We took a wander round the ground to see what was on offer. The choice of food stands was fantastic; burgers, hot dogs, noodles, paninis and toasties and vegan and veggie stalls were scattered around the park and the highlights of the fairground rides included a log flume and a ferris wheel that allowed you to look over the whole of the park and watch the main acts from up in the clouds.
Alongside food and the line up, something else that Parklife got very right was the tent and stage capacity. Tents had ample room for crowds and the main stage had just the right level of sardine that you gave you a reasonable amount of limb space. The Warehouse Project stage was by far the most impressive and with a much larger capacity than the main stage, positioned at the base of a hill where people watched from as well as the stage area itself.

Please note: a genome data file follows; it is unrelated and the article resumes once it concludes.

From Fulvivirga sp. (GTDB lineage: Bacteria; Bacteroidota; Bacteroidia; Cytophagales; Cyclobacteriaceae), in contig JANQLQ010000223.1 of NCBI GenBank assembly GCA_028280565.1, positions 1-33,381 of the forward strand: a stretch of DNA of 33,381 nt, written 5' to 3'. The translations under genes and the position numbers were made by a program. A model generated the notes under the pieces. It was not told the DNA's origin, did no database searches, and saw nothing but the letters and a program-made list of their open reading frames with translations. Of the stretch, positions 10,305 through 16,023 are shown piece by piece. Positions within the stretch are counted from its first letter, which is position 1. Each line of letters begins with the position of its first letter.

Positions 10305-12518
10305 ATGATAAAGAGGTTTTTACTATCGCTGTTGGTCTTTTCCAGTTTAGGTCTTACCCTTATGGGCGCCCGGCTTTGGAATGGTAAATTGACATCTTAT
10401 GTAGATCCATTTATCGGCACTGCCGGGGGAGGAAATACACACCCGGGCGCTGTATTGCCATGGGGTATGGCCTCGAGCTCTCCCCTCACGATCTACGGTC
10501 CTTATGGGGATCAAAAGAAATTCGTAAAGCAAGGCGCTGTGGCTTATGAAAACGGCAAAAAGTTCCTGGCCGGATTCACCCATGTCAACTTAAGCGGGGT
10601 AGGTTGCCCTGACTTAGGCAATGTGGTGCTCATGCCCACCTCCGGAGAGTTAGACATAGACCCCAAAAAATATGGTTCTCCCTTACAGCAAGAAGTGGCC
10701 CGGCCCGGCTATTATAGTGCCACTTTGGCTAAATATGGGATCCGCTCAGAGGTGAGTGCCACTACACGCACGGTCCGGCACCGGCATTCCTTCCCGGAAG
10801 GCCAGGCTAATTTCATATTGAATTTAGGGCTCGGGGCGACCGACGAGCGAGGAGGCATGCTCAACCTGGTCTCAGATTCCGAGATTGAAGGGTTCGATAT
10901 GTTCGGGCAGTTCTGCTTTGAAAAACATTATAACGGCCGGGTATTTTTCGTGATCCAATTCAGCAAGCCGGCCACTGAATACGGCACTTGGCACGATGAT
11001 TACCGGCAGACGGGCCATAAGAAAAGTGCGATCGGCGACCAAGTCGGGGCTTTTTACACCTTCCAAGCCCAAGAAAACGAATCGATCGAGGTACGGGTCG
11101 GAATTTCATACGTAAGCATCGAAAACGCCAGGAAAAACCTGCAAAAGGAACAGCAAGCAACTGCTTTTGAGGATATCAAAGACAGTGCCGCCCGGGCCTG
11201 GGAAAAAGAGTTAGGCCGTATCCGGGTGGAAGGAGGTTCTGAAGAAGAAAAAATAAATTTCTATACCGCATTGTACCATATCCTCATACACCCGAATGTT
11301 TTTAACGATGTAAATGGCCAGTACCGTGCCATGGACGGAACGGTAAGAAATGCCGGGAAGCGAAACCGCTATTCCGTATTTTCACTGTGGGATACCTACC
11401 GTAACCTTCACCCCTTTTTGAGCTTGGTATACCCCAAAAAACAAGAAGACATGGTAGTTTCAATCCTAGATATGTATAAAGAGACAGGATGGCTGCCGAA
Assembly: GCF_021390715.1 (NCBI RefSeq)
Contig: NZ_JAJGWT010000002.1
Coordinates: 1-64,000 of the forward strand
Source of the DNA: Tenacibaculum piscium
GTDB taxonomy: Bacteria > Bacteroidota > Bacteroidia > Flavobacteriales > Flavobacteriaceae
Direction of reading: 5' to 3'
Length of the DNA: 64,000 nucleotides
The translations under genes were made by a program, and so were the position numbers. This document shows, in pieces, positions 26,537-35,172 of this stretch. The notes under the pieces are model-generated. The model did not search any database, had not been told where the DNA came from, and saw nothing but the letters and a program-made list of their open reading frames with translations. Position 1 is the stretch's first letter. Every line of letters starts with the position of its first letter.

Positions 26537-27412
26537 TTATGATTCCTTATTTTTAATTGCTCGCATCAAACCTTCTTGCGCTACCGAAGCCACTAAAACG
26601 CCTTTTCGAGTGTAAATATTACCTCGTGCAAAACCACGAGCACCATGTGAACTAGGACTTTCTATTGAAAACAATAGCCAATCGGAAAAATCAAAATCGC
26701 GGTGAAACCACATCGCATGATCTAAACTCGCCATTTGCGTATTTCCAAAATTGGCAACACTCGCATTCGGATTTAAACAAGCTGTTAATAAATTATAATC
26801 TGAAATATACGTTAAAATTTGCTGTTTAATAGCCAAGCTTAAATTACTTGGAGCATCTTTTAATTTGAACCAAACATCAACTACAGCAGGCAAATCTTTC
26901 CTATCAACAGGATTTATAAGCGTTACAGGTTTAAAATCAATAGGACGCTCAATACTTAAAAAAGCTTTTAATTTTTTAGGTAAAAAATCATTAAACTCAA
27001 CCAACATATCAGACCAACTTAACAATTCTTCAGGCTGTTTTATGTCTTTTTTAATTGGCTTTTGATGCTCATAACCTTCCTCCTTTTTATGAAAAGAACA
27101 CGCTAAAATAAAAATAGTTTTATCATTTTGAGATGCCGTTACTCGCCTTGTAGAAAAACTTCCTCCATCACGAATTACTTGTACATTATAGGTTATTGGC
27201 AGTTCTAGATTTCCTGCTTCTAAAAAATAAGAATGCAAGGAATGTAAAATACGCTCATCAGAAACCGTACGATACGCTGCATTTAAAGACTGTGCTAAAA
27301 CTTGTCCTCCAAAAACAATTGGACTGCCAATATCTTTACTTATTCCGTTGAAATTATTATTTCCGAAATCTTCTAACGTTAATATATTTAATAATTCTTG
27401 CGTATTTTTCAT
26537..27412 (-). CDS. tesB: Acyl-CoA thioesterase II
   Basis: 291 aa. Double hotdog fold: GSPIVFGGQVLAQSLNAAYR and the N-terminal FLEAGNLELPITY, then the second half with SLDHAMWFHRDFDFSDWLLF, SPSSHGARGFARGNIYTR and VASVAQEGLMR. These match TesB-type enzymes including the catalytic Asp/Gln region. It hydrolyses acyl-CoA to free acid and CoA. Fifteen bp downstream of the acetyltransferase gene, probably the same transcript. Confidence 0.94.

Sam Smith by Matt Eachus
Next up on the agenda was Sam Smith. He gave a flawless performance, showing just the right level of shyness and confidence that made him popular with the audience. Aside from ‘Money on my Mind’, some of his stuff can be a bit slow and ballad-y for a festival, even evoking a very romantic hook up beside me with the smoothest chat up line I’ve ever heard: “You like sex, I like sex. I think we’d have great sex together.” Ahh yes, Sam Smith’s ‘Make it to Me’ really spread grimy love through the crowd. A cover of Arctic Monkeys ‘Do I Wanna Know’ got the crowd’s attention though and the cheeky chappy left the audience’s appetite wet for the evening of music ahead.
Following Smith was London Grammar who weren’t that suitable for an hour long festival slot but delivered an amazing set nonetheless. They played a selection of their hits starting with their most recent ‘Hey Now’ and finishing on ‘Metal and Dust’. Whilst they briefly merged their Disclosure collaboration ‘Help Me Lose My Mind’ into another song, I wish they’d taken advantage of this much more to liven up their set.